Tell Vermont legislators: No to racist policing, no "Polimigra"!

Take a moment to write to your state legislators and urge them to support a strong Fair and Impartial Policing Policy that protects immigrant rights in Vermont!

Migrant Justice has fought for years to stop police from discriminating against immigrants and collaborating with immigration agents, a practice known in Spanish as "Polimigra."

On February 7th, the state's Criminal Justice Council – the body responsible for police training, policies and regulation – was slated to vote on recommendations from their Fair and Impartial Policing Subcommittee. The recommendations would strengthen Vermont's policy governing police interactions with federal deportation agencies like ICE and Border Patrol. Facing opposition from police, however, the Council postponed their vote and sent the policy back to committee for further review.

During the meeting, Chittenden County Deputy Sheriff Mike Major, representing the Vermont Police Association, was caught on a hot mic. As a farmworker and Migrant Justice member spoke about wanting to feel safe while driving to the grocery store, Deputy Major could be heard saying “You’re fucking here illegally and you’re worried about being safe? Yeah, okay.”

In response, Migrant Justice released the following statement:

“The public comments from the Vermont Police Association in today’s meeting were a clear and painful reflection of the racism that still exists in this state. How can any immigrant in Vermont hear those words and not fear that the police will turn them over to ICE or Border Patrol if given the chance? This shows us why Vermont needs a stronger Fair and Impartial Policing Policy. The state must act now to remove Trump-era loopholes and truly protect immigrant rights.”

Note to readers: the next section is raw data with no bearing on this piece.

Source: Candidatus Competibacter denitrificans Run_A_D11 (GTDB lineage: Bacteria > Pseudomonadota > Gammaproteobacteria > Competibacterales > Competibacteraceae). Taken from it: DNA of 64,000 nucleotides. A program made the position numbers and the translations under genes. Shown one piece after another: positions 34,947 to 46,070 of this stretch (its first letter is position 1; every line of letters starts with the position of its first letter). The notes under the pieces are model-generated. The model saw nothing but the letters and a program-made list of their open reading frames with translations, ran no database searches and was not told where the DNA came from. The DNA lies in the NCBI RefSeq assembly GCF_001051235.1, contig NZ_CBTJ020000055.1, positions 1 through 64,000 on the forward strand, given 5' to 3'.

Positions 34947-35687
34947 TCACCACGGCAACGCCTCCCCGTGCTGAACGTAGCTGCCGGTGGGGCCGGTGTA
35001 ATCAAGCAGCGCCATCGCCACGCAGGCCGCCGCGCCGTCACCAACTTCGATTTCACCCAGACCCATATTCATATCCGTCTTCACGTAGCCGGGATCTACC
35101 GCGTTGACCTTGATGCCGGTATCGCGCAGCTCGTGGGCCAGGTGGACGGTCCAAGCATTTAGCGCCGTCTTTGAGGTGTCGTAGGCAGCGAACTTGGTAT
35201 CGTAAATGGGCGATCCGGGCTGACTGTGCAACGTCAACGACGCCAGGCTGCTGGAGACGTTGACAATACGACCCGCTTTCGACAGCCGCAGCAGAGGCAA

Write your legislators today asking them to contact the Criminal Justice Council and urge swift adoption of a stronger Fair and Impartial Policing Policy!


For years, immigrants in Vermont have pushed to stop the collaboration between local police and federal immigration enforcement. This work hit its high-water mark in 2016, when Migrant Justice and allies succeeded in implementing a statewide model Fair and Impartial Policing Policy (FIPP) with robust protections for immigrant rights.

The next year, however, with threats from the incoming Trump Administration to defund so-called “sanctuary states,” Vermont policy-makers caved and quickly added loopholes that allow police to communicate with ICE and Border Patrol agents. Since the policy was watered down, police in the state have exploited these loopholes to turn immigrants over to the feds for detention and deportation. In a recent article, one Vermont sheriff estimated that he had collaborated with immigration agents twenty times in the past year.

Migrant Justice has pushed back, organizing to remove the loopholes from the model FIPP while at the same time pressing local departments to go above and beyond the model to enhance their own policies. Many communities have responded and adopted Migrant Justice’s recommendations: to date, nine jurisdictions – including Burlington, Brattleboro, Winooski, South Burlington, Hartford, Norwich, Shelburne, Richmond, and the Addison County Sheriff Department – have implemented the enhanced FIPP.

On the state level, immigrants have spent the last years providing testimony on the need to strengthen the model FIPP and remove the Trump-era loopholes. After a thorough review and extensive negotiations, the Criminal Justice Council’s “Fair and Impartial Policing Subcommittee” recommended Migrant Justice’s policy changes. In their February 7th meeting, however, facing opposition from police, the Council passed the policy back to the Subcommittee for further review.
Sponsored by